Public investment, and thus public capital accumulation, is a key determinant of the macroeconomic performance at a regional level. This chapter evaluates to what extent Spain as a whole and each of its regions individually respond to the economic stimulus provided by this investment. The economic impact of public capital has been the subject of growing attention in the literature since Aschauer (1989). In his seminal contribution, Aschauer showed the crucial role of public capital to understand the size and evolution of the total factor productivity (TFP). The TFP was defined by Solow (1956) as the part of the production which cannot be explained by the accrual of the production factors. Since then, it was also known as the Solow residual and was subsequently the object of attention in the macroeconomic literature. For example, Arrow (1962), Romer (1986, 1990), and Mankiw et al. (1992), among many others, searched for the main determining factors of the TFP and focussed on the role of technology and the human capital stock. It is in this context that Aschauer (1989, 2000) and Barro (1990) showed that public capital stock is essential to explain economic growth. In particular, an insufficiency in the provision of public capital can lead to substantial inefficiencies in the private sector and reduce the possibilities of economic progress. © 2010 Springer-Verlag Berlin Heidelberg.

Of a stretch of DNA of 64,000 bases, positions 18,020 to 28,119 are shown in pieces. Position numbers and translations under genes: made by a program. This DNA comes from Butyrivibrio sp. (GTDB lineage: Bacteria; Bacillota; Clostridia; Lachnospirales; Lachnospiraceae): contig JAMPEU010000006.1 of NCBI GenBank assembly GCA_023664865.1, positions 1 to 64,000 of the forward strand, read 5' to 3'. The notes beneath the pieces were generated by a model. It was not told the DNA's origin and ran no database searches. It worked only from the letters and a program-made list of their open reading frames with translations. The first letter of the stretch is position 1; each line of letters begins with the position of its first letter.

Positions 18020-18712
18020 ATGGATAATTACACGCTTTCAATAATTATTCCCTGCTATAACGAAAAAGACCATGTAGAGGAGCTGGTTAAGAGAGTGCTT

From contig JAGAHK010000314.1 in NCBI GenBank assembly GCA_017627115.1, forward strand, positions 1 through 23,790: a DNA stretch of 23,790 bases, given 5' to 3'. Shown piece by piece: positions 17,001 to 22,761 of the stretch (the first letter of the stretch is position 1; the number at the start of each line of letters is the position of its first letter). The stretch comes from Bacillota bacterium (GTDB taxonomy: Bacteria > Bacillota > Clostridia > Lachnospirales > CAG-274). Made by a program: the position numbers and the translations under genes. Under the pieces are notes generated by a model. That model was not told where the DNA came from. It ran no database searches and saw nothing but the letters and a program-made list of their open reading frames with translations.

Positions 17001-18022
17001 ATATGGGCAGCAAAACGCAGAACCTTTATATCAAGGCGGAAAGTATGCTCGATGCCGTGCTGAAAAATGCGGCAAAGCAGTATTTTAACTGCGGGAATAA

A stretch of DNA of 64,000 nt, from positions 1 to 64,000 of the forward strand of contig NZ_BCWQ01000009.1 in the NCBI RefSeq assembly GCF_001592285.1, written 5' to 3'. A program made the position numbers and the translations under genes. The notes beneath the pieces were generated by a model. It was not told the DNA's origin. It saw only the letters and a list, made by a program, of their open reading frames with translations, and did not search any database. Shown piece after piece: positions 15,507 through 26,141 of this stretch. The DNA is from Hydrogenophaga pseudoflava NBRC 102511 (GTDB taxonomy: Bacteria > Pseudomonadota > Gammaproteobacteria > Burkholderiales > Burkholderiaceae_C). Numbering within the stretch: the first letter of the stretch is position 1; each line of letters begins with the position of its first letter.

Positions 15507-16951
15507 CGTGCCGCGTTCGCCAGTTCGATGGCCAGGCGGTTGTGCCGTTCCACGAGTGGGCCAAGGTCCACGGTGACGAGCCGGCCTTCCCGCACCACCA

|Title of host publication||Regional Policy, Economic Growth and Convergence: Lessons from the Spanish Case|
|Number of pages||22|
|Publication status||Published - 1 Dec 2010|